Theme: Epidemiology & Public Health Research Year: 2017
Hepatitis C virus (HCV) testing remains inadequate globally. Simplified point of care tests are urgently needed to enhance HCV diagnosis and elimination. We aimed to assess the acceptability of finger-stick whole-blood and venepuncture HCV testing among people who inject drugs (PWID) and homeless people in Australia.
Method: Participants were enrolled in an observational cohort study with recruitment at six sites between May and December 2016. Capillary whole-blood collected by finger-stick and plasma collected by venepuncture were for Xpert®HCV viral load testing. Participants completed a questionnaire on acceptability of blood collection methods.
Results: Among 297 participants (mean age, 45 years; 70% male), 39% self-reported as HCV positive and 40% tested HCV RNA positive. Overall, 70% reported ever injecting drugs, 51% injected in the last month, and 35% were receiving opioid substitution treatment. Prior to the study, 67% reported ever testing for HCV by venepuncture and 46% by finger-stick. Sixty-seven percent preferred to receive HCV test results on the same day and 94% indicated that they would be willing to wait up to 120 minutes for results. Most participants reported that finger-stick testing was somewhat or very acceptable (83%). The majority of participants preferred finger-stick over venepuncture (68%), with 70% of these preferring to receive results in 60 minutes. The most common reason for preferring finger-stick testing was that it was quick (55%) or that the nurse usually has trouble taking my blood (9%).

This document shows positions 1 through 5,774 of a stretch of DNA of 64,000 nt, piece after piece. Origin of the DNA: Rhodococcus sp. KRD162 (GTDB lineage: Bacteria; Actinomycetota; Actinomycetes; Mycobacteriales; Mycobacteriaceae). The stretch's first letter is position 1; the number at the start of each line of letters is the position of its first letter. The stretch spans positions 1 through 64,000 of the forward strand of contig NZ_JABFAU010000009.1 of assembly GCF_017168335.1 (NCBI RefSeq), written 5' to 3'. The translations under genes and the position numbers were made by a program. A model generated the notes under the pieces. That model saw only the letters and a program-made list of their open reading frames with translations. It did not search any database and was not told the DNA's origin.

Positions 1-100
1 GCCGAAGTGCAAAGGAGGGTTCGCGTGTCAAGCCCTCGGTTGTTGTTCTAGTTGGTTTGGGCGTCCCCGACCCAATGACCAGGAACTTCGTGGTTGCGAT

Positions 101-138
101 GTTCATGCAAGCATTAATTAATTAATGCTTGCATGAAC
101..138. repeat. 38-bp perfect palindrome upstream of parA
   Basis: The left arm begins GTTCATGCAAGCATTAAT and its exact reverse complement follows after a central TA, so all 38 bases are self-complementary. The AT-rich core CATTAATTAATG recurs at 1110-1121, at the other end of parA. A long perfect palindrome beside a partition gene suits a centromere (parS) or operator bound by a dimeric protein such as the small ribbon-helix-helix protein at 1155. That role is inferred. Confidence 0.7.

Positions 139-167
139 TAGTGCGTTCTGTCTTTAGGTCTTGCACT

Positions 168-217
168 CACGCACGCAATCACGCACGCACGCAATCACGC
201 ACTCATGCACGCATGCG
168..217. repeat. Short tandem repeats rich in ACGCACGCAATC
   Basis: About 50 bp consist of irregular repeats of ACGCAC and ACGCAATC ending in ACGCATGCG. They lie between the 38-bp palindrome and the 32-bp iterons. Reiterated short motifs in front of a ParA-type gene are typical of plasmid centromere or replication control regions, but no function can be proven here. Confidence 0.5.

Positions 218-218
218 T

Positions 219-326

Conclusion:Finger-stick whole-blood collection is highly acceptable to PWID and homeless people. The further evaluation of simplified point of care HCV testing as a single-visit opportunity to engage people in care is crucial for HCV treatment scale-up to achieve HCV elimination.